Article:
[Marxism] Rural to urban migration

Louis Proyect lnp3 at panix.com
Tue Feb 3 08:48:22 MST 2004


(Since Marx had not really been confronted by the full dimensions of 
imperialism, it is understandable that he could write "The country that 
is more developed industrially only shows, to the less developed, the 
image of its own future" in the preface to the 1867 German edition of V. 
1 of Capital. These words could be interpreted as supporting the view 
that all countries might go through an evolution similar to Great 
Britain's, something that Marx himself would begin to move away from in 
his letters to Zasulich and Danielson in the early 1880s. If you do not 
have a full appreciation of the role of imperialism, it might be 
possible--for example--to mistakenly view the stampede of dispossessed 
peasants to the city in places like Mexico and the Philippines as a 
necessary evil that will facilitate industrialization and modernization. 
This assumes that industrial jobs are being created as they were in 
Manchester in the early 1800s. In reality there are far too few jobs and 
those that exist are typical maquila jobs that do not result in future 
capital accumulation. This article by Fred Magdoff supports that 
contention.)

Monthly Review, February 2004
A Precarious Existence: The Fate
of Billions?
by Fred Magdoff

--------------------------------------------------------------------------------

Fred Magdoff is professor of plant and soil science at the University of 
Vermont in Burlington. He is author of numerous scientific articles; 
coauthor, with Harold van Es, of Building Soils for Better Crops 
(Sustainable Agricultural Network, 2000); and coeditor, with John 
Bellamy Foster and Frederick H. Buttel, of Hungry for Profit: The 
Agribusiness Threat to Farmers, Food, and the Environment (Monthly 
Review Press, 2000).

This essay was written as an extended reflection on Samir Amin’s “World 
Poverty, Pauperization, & Capital Accumulation,” in the October 2003 MR.
  The Wretched of the Earth

The number of people living a precarious existence has been increasing 
in many countries of the world, with hunger all too widespread. There 
are approximately 6 billion people in the world, with about half living 
in cities and half in rural areas. Between the poor living in cities and 
those in rural areas, a vast number of the world’s people live under 
very harsh conditions. It is estimated that that about half of the 
world’s population lives on less than two dollars per day, with most of 
those either chronically malnourished or continually concerned with 
where their next meal will come from. Many have no access to clean water 
(1 billion), electricity (2 billion), or sanitation (2.5 billion).

Of the 3 billion inhabitants of cities, a recent United Nations report 
indicates that close to 1 billion live in slums—that number vastly 
expanded during the so-called boom years of the 1990s. It is estimated 
that over the next 50 years the number living in slums will increase by 
about 300 percent (The Challenge of Slums—Global Report on Human 
Settlements 2003, UN Human Settlements Program).

The other half of the world’s population—about 3 billion people—live in 
rural areas. Most of them are producing food for themselves and/or to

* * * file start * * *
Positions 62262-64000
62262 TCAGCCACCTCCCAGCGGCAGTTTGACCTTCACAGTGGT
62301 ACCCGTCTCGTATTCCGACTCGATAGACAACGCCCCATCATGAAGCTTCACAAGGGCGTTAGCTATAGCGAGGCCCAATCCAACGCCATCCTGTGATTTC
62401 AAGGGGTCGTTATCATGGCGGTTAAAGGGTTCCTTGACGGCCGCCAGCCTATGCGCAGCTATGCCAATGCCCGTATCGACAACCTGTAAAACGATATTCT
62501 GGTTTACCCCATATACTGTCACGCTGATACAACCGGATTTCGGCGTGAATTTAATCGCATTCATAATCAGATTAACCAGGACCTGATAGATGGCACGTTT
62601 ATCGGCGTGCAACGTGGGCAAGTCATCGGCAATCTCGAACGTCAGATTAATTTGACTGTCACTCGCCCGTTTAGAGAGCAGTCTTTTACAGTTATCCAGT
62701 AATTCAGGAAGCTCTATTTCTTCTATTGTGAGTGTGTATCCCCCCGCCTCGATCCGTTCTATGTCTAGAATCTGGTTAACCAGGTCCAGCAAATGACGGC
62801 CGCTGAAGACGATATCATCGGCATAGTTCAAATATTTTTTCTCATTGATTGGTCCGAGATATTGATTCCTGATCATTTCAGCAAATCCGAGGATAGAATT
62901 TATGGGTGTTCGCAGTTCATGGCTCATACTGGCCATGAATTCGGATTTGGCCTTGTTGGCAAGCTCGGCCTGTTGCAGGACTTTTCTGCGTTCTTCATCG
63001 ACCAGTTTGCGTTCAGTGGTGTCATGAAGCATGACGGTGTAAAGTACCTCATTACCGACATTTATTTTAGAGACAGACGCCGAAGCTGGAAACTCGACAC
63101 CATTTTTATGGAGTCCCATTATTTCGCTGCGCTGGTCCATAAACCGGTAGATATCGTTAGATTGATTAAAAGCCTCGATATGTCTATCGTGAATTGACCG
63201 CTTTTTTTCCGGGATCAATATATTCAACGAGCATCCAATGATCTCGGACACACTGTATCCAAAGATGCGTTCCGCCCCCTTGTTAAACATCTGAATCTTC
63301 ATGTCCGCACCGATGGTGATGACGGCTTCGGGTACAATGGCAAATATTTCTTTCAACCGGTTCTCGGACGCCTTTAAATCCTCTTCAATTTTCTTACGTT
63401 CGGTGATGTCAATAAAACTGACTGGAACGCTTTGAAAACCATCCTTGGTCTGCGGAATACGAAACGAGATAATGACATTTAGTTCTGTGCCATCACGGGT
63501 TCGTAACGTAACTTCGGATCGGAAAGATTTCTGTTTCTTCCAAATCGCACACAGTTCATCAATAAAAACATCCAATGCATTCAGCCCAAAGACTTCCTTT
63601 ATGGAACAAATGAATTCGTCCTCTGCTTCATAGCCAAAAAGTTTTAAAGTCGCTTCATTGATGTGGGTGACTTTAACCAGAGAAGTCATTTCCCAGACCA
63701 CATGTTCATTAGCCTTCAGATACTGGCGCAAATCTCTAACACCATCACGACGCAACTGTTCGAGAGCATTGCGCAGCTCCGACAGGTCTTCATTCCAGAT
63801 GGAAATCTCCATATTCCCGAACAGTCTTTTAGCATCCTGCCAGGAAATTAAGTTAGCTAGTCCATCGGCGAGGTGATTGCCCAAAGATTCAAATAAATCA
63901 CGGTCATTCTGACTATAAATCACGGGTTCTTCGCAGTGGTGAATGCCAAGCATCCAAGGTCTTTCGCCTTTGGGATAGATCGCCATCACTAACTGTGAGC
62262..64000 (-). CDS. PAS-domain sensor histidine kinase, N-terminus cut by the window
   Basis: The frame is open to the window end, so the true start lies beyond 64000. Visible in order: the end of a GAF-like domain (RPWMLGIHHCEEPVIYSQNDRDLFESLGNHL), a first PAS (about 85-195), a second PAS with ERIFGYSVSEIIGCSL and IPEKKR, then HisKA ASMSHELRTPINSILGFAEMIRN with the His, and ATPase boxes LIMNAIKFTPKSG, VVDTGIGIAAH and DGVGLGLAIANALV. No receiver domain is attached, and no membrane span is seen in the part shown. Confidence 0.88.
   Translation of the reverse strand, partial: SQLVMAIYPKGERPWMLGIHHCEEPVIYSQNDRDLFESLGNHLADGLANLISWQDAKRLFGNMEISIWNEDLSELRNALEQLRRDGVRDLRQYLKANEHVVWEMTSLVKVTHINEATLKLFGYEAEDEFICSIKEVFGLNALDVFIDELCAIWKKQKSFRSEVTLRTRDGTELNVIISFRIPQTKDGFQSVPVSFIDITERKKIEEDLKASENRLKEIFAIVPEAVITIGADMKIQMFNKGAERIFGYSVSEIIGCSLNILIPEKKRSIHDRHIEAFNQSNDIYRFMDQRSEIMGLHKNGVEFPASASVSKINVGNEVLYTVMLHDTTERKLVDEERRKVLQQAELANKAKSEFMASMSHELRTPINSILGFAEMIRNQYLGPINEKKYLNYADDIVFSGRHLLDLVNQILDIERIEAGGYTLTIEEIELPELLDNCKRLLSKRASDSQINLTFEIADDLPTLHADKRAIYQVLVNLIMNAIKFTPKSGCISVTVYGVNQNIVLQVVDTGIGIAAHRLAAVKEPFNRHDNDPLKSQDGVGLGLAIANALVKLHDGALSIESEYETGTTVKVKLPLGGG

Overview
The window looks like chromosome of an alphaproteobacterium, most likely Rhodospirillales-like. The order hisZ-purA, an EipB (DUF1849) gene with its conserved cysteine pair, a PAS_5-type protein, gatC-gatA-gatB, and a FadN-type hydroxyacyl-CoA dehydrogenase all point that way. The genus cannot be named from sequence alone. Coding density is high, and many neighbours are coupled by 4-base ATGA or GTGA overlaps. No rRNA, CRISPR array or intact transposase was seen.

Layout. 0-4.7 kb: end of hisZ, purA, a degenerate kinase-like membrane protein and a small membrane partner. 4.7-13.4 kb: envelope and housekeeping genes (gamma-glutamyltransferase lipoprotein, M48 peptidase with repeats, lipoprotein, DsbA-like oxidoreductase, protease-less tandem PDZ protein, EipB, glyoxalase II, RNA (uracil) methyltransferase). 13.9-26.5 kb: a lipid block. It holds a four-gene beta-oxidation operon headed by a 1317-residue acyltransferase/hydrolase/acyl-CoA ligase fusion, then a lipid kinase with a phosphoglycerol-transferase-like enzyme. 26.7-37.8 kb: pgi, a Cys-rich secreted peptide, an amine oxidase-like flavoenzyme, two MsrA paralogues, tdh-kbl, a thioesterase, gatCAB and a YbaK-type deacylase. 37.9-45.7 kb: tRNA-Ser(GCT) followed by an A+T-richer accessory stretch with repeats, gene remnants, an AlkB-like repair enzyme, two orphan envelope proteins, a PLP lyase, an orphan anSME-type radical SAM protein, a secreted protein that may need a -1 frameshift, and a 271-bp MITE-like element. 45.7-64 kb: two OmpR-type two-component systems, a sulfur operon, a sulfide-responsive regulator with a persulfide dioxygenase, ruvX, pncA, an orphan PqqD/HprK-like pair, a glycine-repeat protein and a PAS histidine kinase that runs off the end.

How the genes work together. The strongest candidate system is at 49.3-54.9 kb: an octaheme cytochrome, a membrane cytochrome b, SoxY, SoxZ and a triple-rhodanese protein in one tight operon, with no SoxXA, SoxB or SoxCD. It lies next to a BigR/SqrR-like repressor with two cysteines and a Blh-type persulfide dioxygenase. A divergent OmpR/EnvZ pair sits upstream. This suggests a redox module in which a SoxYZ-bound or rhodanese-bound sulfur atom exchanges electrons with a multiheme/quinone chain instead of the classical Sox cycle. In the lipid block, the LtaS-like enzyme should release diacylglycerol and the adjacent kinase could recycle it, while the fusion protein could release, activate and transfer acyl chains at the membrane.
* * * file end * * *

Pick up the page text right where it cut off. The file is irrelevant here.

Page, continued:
sell to others. Many rural inhabitants live in difficult conditions, but 
those with access to land can usually provide food for their families.

The situation is far from static. A continuing mass migration of people 
from rural regions into the cities of the third world is underway. Some 
20 to 30 million people leave their villages each year, swelling the 
ranks of urban populations. People move to the cities in response to 
difficult conditions in rural areas (thinking that there are better 
prospects in the cities) or because they are pushed off their farms when 
an expanding capitalist farming sector takes over land or mechanizes 
production.

In the core countries the migration of the peasants and farmers to the 
cities began as capitalism first developed in the 16th through early 
19th centuries—and continued through the 20th century. As the population 
moved to the cities new job opportunities were being created by 
industrialization at the same time as increased agricultural 
mechanization and productivity were decreasing the need for labor to 
farm the land. There was also another outlet for people pushed off the 
land in Europe when there were not sufficient jobs in the cities. 
Millions of people migrated to colonies and former colonies—the United 
States, Canada, and Australia—where land and other resources 
appropriated from indigenous peoples provided, for a while, a seemingly 
endless frontier.

What is occurring today in the third world, beginning in the late 20th 
century, is something very different. It is the migration of farmers, 
peasants, and landless rural families to cities that do not have 
sufficient jobs to absorb the newcomers productively. Although some 
manage to migrate to the core capitalist countries, this outlet for 
“excess” population has been effectively closed to the masses of people. 
The result has been the explosive growth of slums in the third world, 
accompanied by misery and hungry people without access to land to grow 
their own food.

full: http://www.monthlyreview.org/0204magdoff.htm

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